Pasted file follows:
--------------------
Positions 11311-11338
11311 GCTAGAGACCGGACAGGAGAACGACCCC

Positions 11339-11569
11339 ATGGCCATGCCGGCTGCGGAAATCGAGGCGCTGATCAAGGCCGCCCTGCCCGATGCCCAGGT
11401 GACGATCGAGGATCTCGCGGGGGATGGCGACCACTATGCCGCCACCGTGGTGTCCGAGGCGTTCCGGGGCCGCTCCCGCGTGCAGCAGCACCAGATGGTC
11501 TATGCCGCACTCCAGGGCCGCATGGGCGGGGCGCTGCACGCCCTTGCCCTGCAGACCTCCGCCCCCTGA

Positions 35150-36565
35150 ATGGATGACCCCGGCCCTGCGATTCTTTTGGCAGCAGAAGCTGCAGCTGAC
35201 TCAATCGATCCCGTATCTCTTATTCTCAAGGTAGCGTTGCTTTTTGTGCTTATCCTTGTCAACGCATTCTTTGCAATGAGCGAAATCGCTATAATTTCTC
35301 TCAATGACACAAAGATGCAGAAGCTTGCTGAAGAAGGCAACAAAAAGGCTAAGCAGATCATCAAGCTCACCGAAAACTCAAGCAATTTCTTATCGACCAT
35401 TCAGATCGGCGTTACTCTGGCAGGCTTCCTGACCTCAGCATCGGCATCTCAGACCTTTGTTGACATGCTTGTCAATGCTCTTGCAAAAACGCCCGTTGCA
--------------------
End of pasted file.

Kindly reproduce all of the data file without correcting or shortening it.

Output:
Positions 11311-11338
11311 GCTAGAGACCGGACAGGAGAACGACCCC

Positions 11339-11569
11339 ATGGCCATGCCGGCTGCGGAAATCGAGGCGCTGATCAAGGCCGCCCTGCCCGATGCCCAGGT
11401 GACGATCGAGGATCTCGCGGGGGATGGCGACCACTATGCCGCCACCGTGGTGTCCGAGGCGTTCCGGGGCCGCTCCCGCGTGCAGCAGCACCAGATGGTC
11501 TATGCCGCACTCCAGGGCCGCATGGGCGGGGCGCTGCACGCCCTTGCCCTGCAGACCTCCGCCCCCTGA

Positions 35150-36565
35150 ATGGATGACCCCGGCCCTGCGATTCTTTTGGCAGCAGAAGCTGCAGCTGAC
35201 TCAATCGATCCCGTATCTCTTATTCTCAAGGTAGCGTTGCTTTTTGTGCTTATCCTTGTCAACGCATTCTTTGCAATGAGCGAAATCGCTATAATTTCTC
35301 TCAATGACACAAAGATGCAGAAGCTTGCTGAAGAAGGCAACAAAAAGGCTAAGCAGATCATCAAGCTCACCGAAAACTCAAGCAATTTCTTATCGACCAT
35401 TCAGATCGGCGTTACTCTGGCAGGCTTCCTGACCTCAGCATCGGCATCTCAGACCTTTGTTGACATGCTTGTCAATGCTCTTGCAAAAACGCCCGTTGCA